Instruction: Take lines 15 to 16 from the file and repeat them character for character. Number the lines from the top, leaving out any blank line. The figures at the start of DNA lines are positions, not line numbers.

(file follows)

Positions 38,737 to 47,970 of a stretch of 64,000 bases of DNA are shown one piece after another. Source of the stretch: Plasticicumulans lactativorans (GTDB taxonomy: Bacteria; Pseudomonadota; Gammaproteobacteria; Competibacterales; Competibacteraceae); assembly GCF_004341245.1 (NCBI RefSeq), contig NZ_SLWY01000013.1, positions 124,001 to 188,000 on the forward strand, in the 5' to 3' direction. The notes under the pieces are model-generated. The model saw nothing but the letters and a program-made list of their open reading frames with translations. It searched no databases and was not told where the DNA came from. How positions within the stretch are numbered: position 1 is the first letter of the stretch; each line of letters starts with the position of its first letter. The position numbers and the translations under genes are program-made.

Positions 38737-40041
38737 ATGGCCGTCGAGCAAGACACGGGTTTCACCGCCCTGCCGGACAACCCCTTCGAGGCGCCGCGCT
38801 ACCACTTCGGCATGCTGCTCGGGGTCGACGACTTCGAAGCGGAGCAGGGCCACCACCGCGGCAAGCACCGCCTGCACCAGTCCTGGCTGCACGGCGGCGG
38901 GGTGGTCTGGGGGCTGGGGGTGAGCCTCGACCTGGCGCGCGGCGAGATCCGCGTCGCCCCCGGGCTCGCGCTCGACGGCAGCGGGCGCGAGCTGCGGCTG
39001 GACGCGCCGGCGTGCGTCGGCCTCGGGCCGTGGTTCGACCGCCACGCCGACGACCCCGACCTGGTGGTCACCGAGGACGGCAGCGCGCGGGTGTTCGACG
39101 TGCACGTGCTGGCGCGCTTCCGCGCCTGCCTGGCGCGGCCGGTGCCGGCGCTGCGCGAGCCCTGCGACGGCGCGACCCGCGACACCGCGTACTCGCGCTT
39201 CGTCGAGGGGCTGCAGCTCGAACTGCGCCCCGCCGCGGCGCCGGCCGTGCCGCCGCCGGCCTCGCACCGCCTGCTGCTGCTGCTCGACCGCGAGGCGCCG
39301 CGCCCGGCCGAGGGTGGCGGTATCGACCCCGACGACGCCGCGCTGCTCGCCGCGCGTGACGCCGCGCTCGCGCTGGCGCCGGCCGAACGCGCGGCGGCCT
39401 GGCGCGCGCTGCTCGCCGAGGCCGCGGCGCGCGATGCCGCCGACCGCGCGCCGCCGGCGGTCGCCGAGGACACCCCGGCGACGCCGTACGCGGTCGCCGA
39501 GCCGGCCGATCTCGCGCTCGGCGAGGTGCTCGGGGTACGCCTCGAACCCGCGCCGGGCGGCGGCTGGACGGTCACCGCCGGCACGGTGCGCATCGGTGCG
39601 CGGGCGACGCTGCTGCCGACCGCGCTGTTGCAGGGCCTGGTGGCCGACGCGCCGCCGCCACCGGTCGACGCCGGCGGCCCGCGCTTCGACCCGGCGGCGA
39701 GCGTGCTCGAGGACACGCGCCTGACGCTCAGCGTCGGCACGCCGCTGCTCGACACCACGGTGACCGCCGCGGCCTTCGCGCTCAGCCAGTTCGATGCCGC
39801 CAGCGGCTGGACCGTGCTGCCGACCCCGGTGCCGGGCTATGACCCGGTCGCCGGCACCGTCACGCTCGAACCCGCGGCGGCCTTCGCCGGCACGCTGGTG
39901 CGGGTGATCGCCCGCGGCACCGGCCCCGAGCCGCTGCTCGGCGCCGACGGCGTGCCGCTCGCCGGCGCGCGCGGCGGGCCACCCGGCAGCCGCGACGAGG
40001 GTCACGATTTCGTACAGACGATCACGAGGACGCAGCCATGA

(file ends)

39901 CGGGTGATCGCCCGCGGCACCGGCCCCGAGCCGCTGCTCGGCGCCGACGGCGTGCCGCTCGCCGGCGCGCGCGGCGGGCCACCCGGCAGCCGCGACGAGG
40001 GTCACGATTTCGTACAGACGATCACGAGGACGCAGCCATGA